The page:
All Things Considered

Weekdays, 4pm - 7pm; Weekends, 5pm - 6pm

All Things Considered is a NPR radio newsmagazine that delivers in-depth reporting and transforms the way listeners understand current events and view the world. The program presents breaking news mixed with compelling analysis, insightful commentaries, interviews, and special -- sometimes quirky -- features.

Genre: 
Composer ID: 
5187f236e1c846f8db74ca9f|5187f230e1c846f8db74ca8f

Pages

Shots - Health News
2:47 pm
Thu March 7, 2013

To Make Mice Smarter, Add A Few Human Brain Cells

These drawings by Santiago Ramon y Cajal, published in 1899, show cortex neurons.
Santiago Ramon y Cajal Wikimedia Commons

Originally published on Thu March 7, 2013 6:13 pm

For more than a century, neurons have been the superstars of the brain. Their less glamorous partners, glial cells, can't send electric signals, and so they've been mostly ignored.

Read more
The Two-Way
12:11 pm
Thu March 7, 2013

Bin Laden's Son-In-Law Arrested, Brought To U.S.

A man identified as Sulaiman Abu Ghaith appears in this still image taken from an undated video address. A son-in-law of Osama bin Laden who served as al Qaeda's spokesman, Abu Gaith was detained in Jordan and sent to the United States.
HANDOUT Reuters /Landov

Originally published on Fri March 8, 2013 11:22 am

Update at 4:30 p.m. EST. Details Of Capture

Osama bin Laden's son-in-law and a former al-Qaida spokesman, Sulaiman Abu Ghaith, is in U.S. custody and is being held in a Manhattan jail. He could appear in a federal court as soon as Friday, U.S. officials familiar with the case say.

His capture is considered important not just because he was so close to bin Laden but also because U.S. officials have decided to try him in a federal court, not Guantanamo Bay.

Read more
The Two-Way
5:36 pm
Wed March 6, 2013

Fossils Suggest Giant Relatives Of Modern Camels Roamed The Canadian Arctic

Illustration of the High Arctic camel on Ellesmere Island during the Pliocene warm period, aboutthree-and-a-half million years ago. The camels lived in a boreal-type forest. The habitat includeslarch trees and the depiction is based on records of plant fossils found at nearby fossil deposits.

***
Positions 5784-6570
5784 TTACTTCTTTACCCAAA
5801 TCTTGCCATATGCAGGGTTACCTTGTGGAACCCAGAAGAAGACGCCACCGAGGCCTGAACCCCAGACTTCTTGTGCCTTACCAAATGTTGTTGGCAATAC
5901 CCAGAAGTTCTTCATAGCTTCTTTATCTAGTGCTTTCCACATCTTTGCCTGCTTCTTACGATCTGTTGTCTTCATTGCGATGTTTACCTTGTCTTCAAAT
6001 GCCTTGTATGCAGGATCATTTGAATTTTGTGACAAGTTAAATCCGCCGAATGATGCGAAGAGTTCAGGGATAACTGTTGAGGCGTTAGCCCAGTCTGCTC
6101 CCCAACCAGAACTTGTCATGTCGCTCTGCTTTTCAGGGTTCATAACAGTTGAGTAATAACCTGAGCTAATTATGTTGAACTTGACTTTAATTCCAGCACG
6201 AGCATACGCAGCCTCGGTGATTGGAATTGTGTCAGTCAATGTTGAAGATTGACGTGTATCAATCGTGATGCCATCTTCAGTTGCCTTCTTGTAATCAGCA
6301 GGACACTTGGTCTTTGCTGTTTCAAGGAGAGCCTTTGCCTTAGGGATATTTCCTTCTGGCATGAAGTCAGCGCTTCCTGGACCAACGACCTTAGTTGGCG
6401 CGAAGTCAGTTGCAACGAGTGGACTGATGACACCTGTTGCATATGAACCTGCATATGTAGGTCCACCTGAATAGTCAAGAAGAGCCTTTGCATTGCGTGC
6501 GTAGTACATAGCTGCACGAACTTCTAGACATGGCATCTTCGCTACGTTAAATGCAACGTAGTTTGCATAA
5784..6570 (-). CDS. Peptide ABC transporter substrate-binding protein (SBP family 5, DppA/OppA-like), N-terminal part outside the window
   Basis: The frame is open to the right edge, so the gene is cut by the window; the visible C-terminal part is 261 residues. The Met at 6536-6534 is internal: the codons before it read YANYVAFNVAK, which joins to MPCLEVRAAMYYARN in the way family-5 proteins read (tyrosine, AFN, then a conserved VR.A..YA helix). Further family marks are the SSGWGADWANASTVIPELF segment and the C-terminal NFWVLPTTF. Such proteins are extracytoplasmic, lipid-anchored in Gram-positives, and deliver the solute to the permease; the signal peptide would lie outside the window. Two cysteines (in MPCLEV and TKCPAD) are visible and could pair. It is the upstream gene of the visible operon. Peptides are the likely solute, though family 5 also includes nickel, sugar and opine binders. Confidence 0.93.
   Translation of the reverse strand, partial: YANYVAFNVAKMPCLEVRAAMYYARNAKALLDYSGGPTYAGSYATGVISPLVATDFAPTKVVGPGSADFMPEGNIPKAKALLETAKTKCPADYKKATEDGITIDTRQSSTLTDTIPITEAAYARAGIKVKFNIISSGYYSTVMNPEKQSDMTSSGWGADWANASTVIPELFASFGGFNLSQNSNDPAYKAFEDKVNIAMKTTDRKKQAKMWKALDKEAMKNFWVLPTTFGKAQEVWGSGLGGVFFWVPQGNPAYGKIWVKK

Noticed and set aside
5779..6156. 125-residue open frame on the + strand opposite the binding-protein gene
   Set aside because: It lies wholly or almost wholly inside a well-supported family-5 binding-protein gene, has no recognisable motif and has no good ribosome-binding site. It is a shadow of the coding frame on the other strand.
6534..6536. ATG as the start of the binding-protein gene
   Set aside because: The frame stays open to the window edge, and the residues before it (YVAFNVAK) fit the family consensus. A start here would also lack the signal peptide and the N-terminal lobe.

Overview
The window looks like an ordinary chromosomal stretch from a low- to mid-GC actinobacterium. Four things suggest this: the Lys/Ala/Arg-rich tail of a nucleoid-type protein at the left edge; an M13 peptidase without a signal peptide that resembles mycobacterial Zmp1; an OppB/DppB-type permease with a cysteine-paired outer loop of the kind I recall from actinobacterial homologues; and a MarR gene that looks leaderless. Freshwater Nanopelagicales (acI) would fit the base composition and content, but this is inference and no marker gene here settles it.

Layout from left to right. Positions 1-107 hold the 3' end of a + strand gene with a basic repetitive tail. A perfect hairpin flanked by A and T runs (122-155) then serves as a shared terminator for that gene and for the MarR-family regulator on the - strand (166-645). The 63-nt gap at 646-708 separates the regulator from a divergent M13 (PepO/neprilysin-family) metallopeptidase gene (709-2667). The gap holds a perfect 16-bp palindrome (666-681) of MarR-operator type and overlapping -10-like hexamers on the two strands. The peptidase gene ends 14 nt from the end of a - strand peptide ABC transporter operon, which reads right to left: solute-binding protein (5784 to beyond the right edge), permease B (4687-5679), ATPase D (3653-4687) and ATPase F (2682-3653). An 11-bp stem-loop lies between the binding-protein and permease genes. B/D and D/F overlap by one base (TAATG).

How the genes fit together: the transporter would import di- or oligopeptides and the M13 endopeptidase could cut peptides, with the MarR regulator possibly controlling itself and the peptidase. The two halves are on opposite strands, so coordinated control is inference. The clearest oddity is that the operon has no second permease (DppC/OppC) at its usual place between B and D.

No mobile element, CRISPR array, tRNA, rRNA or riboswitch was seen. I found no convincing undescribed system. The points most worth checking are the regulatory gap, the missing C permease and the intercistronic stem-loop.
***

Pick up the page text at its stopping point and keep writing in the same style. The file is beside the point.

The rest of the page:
Julius Csotonyi

Originally published on Thu March 7, 2013 11:49 am

Camels belong in the desert. That's what we've learned since grade school.

Today, NPR's Melissa Block talked to Natalia Rybczynski, a paleobiologist at the Canadian Museum of Nature, who tells Melissa that fossils she has unearthed tell a different story.

The fossils, found on a frigid ridge in Canada's High Arctic, show that modern camels actually come from giant relatives that roamed the forests of Ellesmere Island 3.5 million years ago.

Read more
Economy
5:35 pm
Wed March 6, 2013

Time For The Fed To Take Away The Punch Bowl?

Federal Reserve Chairman Ben Bernanke testifies before the Senate Banking Committee in Washington last month. Some analysts wonder if he and other policymakers have kept interest rates too low for too long.
Carolyn Kaster AP

Originally published on Thu March 7, 2013 11:49 am

The stock market's long climb from its recession bottom has some people concerned it may be a bubble about to burst — a bubble artificially pumped up by the Federal Reserve's easy-money policy. That's led to calls — even from within the Fed — for an end to the central bank's extraordinary efforts to keep interest rates low.

Read more
Latin America
5:09 pm
Wed March 6, 2013

Venezuela-U.S. Relations Could Thaw After Chavez

Originally published on Thu March 7, 2013 11:49 am

Transcript

AUDIE CORNISH, HOST:

We turn now to the last U.S. ambassador stationed in Venezuela. Patrick Duddy represented the U.S. first under the Bush administration then later under the Obama administration. He was once expelled from Caracas. Ambassador Duddy is now a visiting senior lecturer at Duke University's Center for International Studies. When we spoke today, I asked him what it was like for him to be an ambassador to Venezuela under Chavez.

Read more

Pages